In the year that followed, I graduated from college and set up in business as a full-time writer, and came into contact with more of the established pros: Frederik Pohl, Lester del Rey, Gordon R. Dickson, Cyril Kornbluth, James Blish, Damon Knight, Algis Budrys, and the rest of the glittering roster of that time. I was ten to twenty years younger than most of them, but they accepted me as a friend, or, I suppose, a kind of mascot, and, even though my stories were now appearing by the dozen in the magazines, never once did I feel that anyone was trying to push me off the raft. Indeed, cagey old Lester del Rey transformed my entire career for the better about 1958 with just a couple of sentences of shrewd advice.

So far as I know, it has always been that way in science fiction: the older writers extending helpful hands to the new ones. I recall Cyril Kornbluth, circa 1957, telling me that he saw it as an obligation to do just that. Harlan Ellison has had any number of proteges over the years; so have Gardner Dozois and Joe Haldeman and George R.R. Martin, and other senior figures of the field, and so have I. I could cite many other examples. Damon Knight brought the Science Fiction Writers of America into being in 1965 with the goal of providing an informational interface between the veteran pros and the beginners. It has been enormously useful to them. Not long after, the annual Clarion Writers’ Workshop was launched as an event where hopeful beginners could learn from working writers, and a little later came the Writers of the Future contest, founded by Golden Age SF writer L. Ron Hubbard: dozens of major writing careers, over the years, have come from these two enterprises.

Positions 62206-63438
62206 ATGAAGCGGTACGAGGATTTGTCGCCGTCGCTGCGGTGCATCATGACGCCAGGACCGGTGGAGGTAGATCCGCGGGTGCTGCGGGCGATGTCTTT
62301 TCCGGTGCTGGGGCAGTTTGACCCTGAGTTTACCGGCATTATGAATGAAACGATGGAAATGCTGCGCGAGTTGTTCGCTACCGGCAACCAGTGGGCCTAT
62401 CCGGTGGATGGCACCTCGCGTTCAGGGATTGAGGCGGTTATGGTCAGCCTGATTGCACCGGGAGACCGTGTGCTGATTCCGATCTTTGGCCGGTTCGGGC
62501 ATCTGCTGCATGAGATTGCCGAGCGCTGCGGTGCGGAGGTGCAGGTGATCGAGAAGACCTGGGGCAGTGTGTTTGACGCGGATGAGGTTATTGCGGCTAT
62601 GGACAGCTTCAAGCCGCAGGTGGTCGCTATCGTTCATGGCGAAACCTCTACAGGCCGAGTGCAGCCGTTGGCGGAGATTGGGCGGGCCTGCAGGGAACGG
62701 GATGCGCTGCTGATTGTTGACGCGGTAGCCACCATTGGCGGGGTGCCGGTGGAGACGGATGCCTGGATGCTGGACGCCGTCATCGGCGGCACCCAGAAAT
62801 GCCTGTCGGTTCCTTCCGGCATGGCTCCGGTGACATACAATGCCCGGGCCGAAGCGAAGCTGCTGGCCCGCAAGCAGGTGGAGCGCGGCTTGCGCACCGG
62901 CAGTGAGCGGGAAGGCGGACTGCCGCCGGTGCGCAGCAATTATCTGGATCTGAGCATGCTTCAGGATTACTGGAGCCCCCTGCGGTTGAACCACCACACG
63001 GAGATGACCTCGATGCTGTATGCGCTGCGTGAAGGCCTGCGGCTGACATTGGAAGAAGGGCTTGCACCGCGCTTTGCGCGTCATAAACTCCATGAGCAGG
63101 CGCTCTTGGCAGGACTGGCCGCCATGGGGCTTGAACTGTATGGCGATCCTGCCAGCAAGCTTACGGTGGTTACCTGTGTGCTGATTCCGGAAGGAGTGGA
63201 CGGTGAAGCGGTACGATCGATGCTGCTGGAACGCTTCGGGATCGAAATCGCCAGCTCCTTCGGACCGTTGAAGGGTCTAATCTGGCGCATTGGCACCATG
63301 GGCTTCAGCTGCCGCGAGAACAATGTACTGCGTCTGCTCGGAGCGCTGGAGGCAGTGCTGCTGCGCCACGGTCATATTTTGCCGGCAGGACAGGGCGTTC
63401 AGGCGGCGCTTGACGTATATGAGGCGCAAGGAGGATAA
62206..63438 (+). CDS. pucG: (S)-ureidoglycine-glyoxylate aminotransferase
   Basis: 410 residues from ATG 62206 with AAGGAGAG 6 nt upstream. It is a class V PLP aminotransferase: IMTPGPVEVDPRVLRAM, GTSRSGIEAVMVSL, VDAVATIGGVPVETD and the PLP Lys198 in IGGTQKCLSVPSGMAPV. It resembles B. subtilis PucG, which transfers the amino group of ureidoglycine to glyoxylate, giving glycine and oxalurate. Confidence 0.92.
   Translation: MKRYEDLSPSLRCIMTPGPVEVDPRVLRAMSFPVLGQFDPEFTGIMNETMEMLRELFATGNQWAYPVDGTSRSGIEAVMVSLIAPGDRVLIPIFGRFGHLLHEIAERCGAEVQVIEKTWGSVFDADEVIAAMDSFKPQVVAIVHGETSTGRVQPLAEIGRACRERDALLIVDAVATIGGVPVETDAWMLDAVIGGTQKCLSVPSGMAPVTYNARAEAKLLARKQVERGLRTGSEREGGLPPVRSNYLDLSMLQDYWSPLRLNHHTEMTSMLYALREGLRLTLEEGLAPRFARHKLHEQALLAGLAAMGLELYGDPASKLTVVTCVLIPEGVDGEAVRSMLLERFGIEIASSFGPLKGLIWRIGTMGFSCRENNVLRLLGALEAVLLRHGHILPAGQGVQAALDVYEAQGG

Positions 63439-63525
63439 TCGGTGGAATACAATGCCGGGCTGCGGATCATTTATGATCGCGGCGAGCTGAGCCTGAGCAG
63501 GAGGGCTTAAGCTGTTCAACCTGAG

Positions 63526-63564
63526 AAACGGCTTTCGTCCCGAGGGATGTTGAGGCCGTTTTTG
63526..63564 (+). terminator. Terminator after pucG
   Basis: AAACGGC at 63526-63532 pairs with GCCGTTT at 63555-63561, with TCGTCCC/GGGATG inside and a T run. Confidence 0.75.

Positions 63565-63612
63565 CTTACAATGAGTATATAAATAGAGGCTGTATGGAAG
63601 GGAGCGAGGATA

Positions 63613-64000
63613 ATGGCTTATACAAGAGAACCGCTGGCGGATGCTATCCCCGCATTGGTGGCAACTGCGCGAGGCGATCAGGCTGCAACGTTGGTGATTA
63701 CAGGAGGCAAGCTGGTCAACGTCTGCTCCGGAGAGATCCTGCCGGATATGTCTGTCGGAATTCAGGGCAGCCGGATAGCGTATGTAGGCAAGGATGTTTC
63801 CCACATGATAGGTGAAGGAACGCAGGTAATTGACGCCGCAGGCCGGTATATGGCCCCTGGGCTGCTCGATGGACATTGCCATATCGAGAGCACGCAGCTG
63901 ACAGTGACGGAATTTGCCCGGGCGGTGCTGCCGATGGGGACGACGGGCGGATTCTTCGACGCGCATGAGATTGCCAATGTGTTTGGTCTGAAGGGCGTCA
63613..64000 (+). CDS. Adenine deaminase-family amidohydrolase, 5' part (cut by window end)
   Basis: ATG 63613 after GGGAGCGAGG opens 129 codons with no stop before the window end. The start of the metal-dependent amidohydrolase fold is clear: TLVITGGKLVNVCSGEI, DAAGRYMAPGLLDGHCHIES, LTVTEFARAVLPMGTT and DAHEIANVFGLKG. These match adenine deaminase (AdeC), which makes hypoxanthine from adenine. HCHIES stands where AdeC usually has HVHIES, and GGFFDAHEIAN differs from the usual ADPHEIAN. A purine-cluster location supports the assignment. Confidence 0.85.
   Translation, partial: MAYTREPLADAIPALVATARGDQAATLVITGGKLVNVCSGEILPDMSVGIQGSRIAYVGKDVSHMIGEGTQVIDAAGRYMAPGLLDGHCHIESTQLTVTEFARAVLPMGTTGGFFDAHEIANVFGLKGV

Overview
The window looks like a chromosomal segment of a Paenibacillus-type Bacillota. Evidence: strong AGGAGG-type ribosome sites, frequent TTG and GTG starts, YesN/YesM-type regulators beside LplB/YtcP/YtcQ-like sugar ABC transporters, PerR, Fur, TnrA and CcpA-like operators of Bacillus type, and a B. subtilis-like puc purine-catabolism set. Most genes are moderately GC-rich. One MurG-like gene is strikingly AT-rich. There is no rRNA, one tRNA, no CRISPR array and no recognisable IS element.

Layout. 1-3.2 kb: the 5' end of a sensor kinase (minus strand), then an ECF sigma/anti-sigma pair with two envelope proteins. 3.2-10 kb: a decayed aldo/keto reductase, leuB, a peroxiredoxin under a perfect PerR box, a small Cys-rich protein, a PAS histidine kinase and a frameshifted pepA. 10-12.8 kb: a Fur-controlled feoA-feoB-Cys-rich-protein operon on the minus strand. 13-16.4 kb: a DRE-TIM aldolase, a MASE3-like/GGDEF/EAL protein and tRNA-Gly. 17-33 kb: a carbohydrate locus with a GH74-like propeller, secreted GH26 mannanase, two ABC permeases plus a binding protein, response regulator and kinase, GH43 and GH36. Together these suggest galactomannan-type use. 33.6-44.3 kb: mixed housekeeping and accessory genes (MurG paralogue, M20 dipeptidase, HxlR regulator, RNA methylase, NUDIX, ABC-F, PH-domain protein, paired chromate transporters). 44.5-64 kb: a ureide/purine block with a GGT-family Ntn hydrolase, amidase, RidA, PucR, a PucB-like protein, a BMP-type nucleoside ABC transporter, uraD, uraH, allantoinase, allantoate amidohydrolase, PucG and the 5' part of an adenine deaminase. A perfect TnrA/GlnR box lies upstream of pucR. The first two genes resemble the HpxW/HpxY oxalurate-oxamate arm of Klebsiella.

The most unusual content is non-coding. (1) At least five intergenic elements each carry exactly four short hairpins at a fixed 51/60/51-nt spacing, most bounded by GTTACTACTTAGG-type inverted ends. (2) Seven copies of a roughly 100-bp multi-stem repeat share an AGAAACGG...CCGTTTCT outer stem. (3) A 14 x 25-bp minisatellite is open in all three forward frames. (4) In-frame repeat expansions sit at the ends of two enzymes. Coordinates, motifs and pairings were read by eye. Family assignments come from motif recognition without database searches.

I do wonder, after having read the Updike/Cheever material, how I would feel if the Collected Letters of my old friends came into print and I were to discover, all these decades later, that they had secretly feared and despised me as a cold-hearted literary climber. But I don’t think they did. They treated me as a friend, and I believe they meant it. In any case, the Collected Letters of science fiction writers are published very rarely, if at all, and I may never have Updike’s experience of coming across a letter such as Cheever’s. H.P. Lovecraft’s letters have been collected, yes, but he was before my time. There’s one volume of Robert A. Heinlein’s letters (I am not in them), and several of Philip K. Dick, who does mention me here and there, but not in any harsh way. (He complains to someone that I’m making more money than he is; but he did that to my face, too.)

Some of the correspondence of the great editor John W. Campbell has been published, too, and there’s a reference to me in a 1959 letter from Campbell to E.E. (“Doc”) Smith that pleased me very much when I came across it: “Bob Silverberg is a kid: a nice kid, whom I like, just as I did Ike Asimov some 20 years ago. . . . Bob needs time and experience; Ike did, 20 years ago. Ike is no longer a kid; I respect and like him as a man. Bob will get there.” Campbell, of course, was an editor who was publishing my stories, not a writer who might have seen me as a dangerous competitor. But he could have said, as John Cheever in a dark moment said of John Updike, “Bob Silverberg’s work seems motivated by covetousness, exhibitionism, and a stony heart.” He didn’t. I suspect there are no such ugly surprises waiting for me in the letters of the writers who welcomed me to the field half a century ago. Perhaps John Cheever was a very complicated man to have as a friend; or perhaps science fiction writers tend to be nicer to each other than New Yorker writers are. It could be that both statements are true.

Copyright © 2012 Robert Silverberg

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"The Raft of Medusa"
by Robert Silverberg , copyright © 2012 with permission of the author.